Utility Maintenance Worker:  Repair and maintain water and sewer lines, read meters, perform building and grounds maintenance. Install water meters. Respond to problems on water and sewer systems. Assist in installation of service connections for wastewater and water. Repair water mains. Provide minor repairs to buildings, electrical and plumbing facilities. Perform rough and finished carpentry. Paint, weld, repair doors and locks, roofs and gutters. Perform grounds maintenance such as cutting trees, shrubs and grass. Will transport supplies and equipment in pick-up and dump trucks. Will answer emergency calls after business hours, weekends and holidays. Will operate emergency pumps and generators, etc. Will perform work as assigned.  Job Order #1985322

Heavy Equipment Operator:  Read and interpret site-specific safety plan at each site; may be amended daily. Read and interpret equipment operator’s manuals. Read and comprehend container labels prior to touching or opening. Read and interpret rigging load charts. Read manifests or waste stream labels on containers to avoid missing unlike waste streams shipped off site. Operate/drive construction type/truck equipment, etc.  Job Order #1981219

Truck Driver/Laborer:  Looking for a motivated driver to drive the company vehicles. Most of the work will be out of town. Applicant must have a valid Driver's License and have a good driving record. Candidate will perform laborer duties when not driving trucks.  Job Order #1980010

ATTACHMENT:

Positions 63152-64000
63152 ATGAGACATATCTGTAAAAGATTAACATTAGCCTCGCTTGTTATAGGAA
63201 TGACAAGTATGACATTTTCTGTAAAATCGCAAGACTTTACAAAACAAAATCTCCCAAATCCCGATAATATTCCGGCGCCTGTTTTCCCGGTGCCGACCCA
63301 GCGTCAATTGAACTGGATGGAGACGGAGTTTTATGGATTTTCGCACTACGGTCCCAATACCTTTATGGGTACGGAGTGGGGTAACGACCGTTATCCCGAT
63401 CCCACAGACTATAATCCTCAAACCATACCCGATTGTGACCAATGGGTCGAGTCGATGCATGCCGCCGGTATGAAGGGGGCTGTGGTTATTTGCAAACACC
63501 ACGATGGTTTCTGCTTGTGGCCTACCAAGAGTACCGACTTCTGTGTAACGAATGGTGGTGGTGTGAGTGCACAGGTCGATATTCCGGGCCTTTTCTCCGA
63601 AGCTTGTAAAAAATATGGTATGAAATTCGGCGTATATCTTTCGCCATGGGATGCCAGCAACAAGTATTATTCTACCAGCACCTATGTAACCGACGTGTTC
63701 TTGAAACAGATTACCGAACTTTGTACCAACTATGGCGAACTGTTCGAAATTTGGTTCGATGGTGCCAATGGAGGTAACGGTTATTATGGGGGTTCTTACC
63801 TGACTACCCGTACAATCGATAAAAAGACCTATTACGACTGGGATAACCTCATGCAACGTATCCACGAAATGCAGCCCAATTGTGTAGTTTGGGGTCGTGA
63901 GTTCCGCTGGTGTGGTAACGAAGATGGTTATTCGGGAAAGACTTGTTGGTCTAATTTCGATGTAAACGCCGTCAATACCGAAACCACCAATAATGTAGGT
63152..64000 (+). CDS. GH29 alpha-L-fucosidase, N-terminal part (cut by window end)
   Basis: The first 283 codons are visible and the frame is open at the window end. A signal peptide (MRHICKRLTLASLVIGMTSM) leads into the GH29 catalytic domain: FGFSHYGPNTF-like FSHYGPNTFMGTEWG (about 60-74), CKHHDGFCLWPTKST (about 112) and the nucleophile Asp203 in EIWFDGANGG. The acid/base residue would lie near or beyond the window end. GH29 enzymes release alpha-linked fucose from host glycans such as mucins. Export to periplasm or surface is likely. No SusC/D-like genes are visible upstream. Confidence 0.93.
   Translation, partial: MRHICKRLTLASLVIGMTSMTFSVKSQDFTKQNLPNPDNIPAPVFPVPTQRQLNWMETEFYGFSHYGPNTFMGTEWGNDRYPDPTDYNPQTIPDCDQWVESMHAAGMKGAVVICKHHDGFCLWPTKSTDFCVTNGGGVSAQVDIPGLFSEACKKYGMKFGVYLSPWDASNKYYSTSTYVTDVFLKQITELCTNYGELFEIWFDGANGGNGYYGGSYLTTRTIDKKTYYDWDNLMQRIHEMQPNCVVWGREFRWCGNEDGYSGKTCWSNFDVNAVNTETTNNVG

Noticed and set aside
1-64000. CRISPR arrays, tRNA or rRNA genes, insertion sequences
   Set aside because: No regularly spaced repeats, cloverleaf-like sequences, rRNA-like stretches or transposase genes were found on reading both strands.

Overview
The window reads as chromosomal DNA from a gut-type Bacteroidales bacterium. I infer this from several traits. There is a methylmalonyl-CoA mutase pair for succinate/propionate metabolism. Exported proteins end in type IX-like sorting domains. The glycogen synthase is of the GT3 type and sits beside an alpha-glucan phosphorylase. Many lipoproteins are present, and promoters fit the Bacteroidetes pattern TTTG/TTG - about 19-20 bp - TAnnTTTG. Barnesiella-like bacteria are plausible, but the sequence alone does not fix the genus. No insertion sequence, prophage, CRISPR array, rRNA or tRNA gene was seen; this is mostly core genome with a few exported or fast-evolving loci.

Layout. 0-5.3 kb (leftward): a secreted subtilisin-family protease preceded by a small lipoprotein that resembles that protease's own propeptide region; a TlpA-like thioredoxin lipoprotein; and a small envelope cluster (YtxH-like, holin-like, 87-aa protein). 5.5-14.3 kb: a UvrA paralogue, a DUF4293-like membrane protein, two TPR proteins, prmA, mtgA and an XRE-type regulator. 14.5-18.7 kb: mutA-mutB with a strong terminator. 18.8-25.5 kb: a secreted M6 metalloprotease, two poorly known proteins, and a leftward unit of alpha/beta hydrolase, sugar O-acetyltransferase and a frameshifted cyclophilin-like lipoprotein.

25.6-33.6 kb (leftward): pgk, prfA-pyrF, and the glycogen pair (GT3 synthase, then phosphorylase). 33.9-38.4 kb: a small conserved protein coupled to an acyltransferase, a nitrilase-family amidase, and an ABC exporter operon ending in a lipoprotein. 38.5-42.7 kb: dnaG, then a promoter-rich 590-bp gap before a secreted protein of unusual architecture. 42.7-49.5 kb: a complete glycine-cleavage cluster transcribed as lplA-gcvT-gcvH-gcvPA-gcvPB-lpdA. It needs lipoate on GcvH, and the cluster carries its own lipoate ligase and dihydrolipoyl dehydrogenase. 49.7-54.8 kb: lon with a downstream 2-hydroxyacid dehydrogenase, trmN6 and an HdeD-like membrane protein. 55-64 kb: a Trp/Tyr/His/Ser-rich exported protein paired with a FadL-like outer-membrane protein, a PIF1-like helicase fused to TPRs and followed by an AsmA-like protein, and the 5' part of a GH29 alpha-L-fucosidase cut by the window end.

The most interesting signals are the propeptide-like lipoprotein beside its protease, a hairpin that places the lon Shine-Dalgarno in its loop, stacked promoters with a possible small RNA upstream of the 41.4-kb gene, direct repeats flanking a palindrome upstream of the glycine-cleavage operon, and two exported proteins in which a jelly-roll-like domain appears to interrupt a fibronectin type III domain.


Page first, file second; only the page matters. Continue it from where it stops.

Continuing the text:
Utility Production:  Will support machine operators by learning to safely operate the dryer, glue-line and grader machines that are used in the process of making plywood. Utility Production workers are also responsible for operating small equipment and using tools (i.e. blowers, shovels, pitch forks, brooms) to clean up debris in and around machines to ensure a safe work environment for all employees.  Job Order #1979773

 

THESE AND ALL JOBS WITH THE VIRGINIA EMPLOYMENT COMMISSION CAN BE FOUND ONLINE AT

www.vawc.virginia.gov

The Virginia Employment Commission is An Equal Opportunity Employer/Program. Auxiliary aids and services are available upon request to individuals with disabilities.

La Comision de Empleo de Virginia es un empleador/programa con igualdad de portunidades.  Los auxiliaries y servicios estan disponibles a dedido para personas con discapacidades

Challenges and Opportunities

 

By Quentin R. Johnson, Ph.D.

In recent months, our nation has struggled with its responses to two diseases, COVID-19 and racism. One stems from a viral threat, and the other is a symptom of systemic and institutional dysfunction. As news reports have amply documented, both can be deadly.